Cine Campesino is a collective committed to bringing Latin American films to rural areas, where viewing films is limited to Hollywood action films in English with Spanish subtitles that audiences cannot read. The first project of the collective was to complement the work of the Un Mundo, the NGO that sponsored Cine Campesino, by developing a space for conflict resolution through the exhibition of films. Cine Campesino and Un Mundo organized the first traveling film festival in the region, hiring school buses to transport hundred of campesinos to the soccer field were we projected the films. Later that week, members of the collective led video production workshops with students teaching them how to produce their first films. This event was part of the collective's first documentary Cine Campesino (2002). Natures in Conflict (2004) the second documentary, questions the tourist’s gaze at the Honduran jungle, and shows how campesinos (rural subsistence farmers) have sometimes “destroyed” their environment to provide their families with the means of survival.
Friday, January 28, 2011
Production and screenplay: Tomas F. Crowder-Taraborrelli
Cine Campesino is a Travelling film festival that has done over 110 film festivals in rural Honduras. It was first organized in 2002, in a small town called El Pital. This documentary was made of that event. In 2003 Ronald Reinds made it possible that Cine Campesino became mobile.http://www.youtube.com/watch?v=Fk6JWEbpjNs
The festival purpose was threefold:
1. A fundraiser to purchase a used bus to transport students at the local high school.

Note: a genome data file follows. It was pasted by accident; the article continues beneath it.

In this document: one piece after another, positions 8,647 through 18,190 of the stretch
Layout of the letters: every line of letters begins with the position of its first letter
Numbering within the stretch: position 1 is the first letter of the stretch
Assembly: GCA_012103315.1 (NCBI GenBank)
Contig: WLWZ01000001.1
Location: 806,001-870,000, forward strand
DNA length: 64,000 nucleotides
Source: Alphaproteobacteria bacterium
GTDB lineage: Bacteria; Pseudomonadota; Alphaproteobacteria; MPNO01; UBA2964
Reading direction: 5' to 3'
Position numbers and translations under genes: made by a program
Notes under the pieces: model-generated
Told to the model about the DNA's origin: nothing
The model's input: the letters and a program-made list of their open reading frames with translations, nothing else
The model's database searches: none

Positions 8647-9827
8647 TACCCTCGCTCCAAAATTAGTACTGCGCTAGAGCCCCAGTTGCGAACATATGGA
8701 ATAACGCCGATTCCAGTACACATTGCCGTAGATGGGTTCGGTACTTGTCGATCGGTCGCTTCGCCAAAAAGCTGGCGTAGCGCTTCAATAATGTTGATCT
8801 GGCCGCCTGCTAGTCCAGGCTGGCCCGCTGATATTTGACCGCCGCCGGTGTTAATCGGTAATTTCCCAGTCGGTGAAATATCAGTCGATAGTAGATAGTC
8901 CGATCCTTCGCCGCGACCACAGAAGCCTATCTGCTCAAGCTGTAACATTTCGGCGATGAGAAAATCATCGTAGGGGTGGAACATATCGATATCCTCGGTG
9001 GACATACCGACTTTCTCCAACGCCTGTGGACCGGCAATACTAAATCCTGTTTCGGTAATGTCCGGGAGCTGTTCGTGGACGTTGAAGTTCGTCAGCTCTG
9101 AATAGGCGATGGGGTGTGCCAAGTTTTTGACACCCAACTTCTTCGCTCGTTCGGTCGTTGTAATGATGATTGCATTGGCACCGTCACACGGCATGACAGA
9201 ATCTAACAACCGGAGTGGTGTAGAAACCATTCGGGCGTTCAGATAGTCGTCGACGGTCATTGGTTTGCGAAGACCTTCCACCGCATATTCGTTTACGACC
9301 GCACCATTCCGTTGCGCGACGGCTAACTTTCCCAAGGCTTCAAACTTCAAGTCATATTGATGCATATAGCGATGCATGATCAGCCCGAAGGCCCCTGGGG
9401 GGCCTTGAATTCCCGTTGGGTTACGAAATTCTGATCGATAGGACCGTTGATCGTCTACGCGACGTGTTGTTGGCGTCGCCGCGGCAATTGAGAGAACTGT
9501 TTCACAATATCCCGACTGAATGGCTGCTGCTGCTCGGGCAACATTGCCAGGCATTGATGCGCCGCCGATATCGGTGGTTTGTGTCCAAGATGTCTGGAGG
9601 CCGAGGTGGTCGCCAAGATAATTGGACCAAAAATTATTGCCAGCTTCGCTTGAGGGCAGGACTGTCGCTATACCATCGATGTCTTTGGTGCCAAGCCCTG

2. An exercise for the local villages in carrying out a cooperative community event.
3. A forum for public dialog about local problems and social issues.
An estimated 500 people attended the Cinema Campesino Film Festival under the stars each night.
The renowned Bethel High School Marching Band kicked off the event.
Local singers and dancers performed during the three nights of the festival.
Brisk sales of food and drink by local villagers were part of the fund-raising activities, and high school students also solicited donations from festival participants. Nearly all the equipment used to produce this first Film Festival were donated by sponsors, including the sound system, lights, rain shelters, camera and movie projection equipment.
Cartoon videos and movies shown in the local high school kept the youngsters entertained.
Each night, dolls and other toys were given to the village kids attending the festival.
Un Mundo plans to repeat the Cinema Campesino Film Festival throughout rural Honduras. Un Mundo is also working to establish a Cine Campesino Film and Video Institute on the north coast of Honduras, with objectives of imparting to youth throughout Honduras an understanding of filmmaking and the filmmaking industry, promoting social change through film, and fostering a national film industry. If you would like to become a founding contributor of the Cine Campesino Film and Video Institute, email firstname.lastname@example.org.
The shown films came from Cuba, Argentina, and Honduras. The Last Supper depicted the inner turmoil of slaves asserting their independence at a Dominican Republic sugar plantation in the 19th century. The Hour of the Furnaces was a cold, hard examination of the causes and effects of underdevelopment in Latin America. Hurricane Mitch focused on the debilitating external debt exposed by this natural phenomena, while A Place in the World was a sweet story of the triumph and tribulations of a father and son, as the former overcomes resistance while starting a cooperative in his native village and the latter tries to teach his female companion how to read.
En el mundo entero, no sólo en Bolivia, hay una inquietud en la gente joven frente a los terribles desafíos que se nos van presentando a la humanidad entera. Entonces la idea de cambiar las estructuras de dominación capitalistas, que están acabando con el medio ambiente, con el planeta, hacen que se haga un cine documental que está teniendo una enorme importancia en el mundo.